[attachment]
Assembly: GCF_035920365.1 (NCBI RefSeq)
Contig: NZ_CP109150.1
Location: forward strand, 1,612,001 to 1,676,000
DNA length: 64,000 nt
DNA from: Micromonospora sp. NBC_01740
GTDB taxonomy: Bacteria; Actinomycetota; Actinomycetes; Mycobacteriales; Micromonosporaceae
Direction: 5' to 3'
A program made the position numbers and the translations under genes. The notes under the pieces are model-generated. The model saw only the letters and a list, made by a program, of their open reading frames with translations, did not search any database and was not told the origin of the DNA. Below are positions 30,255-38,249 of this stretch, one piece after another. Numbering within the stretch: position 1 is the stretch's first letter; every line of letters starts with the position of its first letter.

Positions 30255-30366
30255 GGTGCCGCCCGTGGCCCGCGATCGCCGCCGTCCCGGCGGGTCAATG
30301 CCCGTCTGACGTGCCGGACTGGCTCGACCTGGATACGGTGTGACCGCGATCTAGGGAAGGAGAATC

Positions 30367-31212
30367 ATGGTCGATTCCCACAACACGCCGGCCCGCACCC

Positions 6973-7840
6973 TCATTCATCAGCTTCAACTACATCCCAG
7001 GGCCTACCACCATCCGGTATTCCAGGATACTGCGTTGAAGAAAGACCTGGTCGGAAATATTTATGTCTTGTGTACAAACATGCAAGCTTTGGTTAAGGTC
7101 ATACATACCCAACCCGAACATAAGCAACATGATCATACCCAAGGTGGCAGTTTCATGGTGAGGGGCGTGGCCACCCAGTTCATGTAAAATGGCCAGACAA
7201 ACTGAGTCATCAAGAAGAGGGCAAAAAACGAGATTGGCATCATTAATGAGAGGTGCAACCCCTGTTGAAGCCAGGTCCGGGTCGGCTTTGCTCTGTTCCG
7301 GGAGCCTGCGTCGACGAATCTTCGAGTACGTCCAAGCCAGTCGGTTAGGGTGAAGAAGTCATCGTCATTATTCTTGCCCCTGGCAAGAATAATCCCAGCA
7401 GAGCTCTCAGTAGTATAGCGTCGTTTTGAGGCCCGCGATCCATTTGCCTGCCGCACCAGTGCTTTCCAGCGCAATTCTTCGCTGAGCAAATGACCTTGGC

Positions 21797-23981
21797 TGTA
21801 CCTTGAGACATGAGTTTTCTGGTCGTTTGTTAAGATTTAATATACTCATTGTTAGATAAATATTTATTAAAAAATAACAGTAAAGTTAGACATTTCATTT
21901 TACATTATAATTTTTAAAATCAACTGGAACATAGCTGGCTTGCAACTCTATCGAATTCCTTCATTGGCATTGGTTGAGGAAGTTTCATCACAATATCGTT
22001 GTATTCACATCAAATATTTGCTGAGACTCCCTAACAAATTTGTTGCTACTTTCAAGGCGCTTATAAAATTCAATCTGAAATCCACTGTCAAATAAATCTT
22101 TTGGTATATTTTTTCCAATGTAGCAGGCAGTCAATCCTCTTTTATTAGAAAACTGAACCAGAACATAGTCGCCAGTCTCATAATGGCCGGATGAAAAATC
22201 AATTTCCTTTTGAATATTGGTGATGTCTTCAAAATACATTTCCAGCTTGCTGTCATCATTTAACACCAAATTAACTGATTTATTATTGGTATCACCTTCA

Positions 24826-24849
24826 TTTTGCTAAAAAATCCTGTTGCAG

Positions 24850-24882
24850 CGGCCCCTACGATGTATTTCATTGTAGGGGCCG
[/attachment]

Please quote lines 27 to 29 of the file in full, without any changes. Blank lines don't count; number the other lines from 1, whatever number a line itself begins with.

22201 AATTTCCTTTTGAATATTGGTGATGTCTTCAAAATACATTTCCAGCTTGCTGTCATCATTTAACACCAAATTAACTGATTTATTATTGGTATCACCTTCA

Positions 24826-24849
24826 TTTTGCTAAAAAATCCTGTTGCAG